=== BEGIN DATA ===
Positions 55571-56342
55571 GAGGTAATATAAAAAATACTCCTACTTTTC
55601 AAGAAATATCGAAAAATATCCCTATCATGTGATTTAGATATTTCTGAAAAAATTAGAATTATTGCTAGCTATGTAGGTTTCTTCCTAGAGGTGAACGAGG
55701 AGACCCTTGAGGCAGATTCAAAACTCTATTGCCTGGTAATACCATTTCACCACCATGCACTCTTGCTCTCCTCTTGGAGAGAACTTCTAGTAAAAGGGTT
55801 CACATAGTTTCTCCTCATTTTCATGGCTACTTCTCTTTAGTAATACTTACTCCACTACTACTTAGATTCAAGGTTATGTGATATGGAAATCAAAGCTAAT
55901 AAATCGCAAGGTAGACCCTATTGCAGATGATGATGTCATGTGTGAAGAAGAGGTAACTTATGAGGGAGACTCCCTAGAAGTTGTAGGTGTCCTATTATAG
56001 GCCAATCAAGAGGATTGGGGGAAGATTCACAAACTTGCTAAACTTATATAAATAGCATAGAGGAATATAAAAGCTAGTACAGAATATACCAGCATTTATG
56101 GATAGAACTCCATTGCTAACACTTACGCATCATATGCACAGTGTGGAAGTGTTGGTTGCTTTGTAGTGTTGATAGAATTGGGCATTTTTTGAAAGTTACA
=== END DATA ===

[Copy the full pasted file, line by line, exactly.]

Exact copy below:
Positions 55571-56342
55571 GAGGTAATATAAAAAATACTCCTACTTTTC
55601 AAGAAATATCGAAAAATATCCCTATCATGTGATTTAGATATTTCTGAAAAAATTAGAATTATTGCTAGCTATGTAGGTTTCTTCCTAGAGGTGAACGAGG
55701 AGACCCTTGAGGCAGATTCAAAACTCTATTGCCTGGTAATACCATTTCACCACCATGCACTCTTGCTCTCCTCTTGGAGAGAACTTCTAGTAAAAGGGTT
55801 CACATAGTTTCTCCTCATTTTCATGGCTACTTCTCTTTAGTAATACTTACTCCACTACTACTTAGATTCAAGGTTATGTGATATGGAAATCAAAGCTAAT
55901 AAATCGCAAGGTAGACCCTATTGCAGATGATGATGTCATGTGTGAAGAAGAGGTAACTTATGAGGGAGACTCCCTAGAAGTTGTAGGTGTCCTATTATAG
56001 GCCAATCAAGAGGATTGGGGGAAGATTCACAAACTTGCTAAACTTATATAAATAGCATAGAGGAATATAAAAGCTAGTACAGAATATACCAGCATTTATG
56101 GATAGAACTCCATTGCTAACACTTACGCATCATATGCACAGTGTGGAAGTGTTGGTTGCTTTGTAGTGTTGATAGAATTGGGCATTTTTTGAAAGTTACA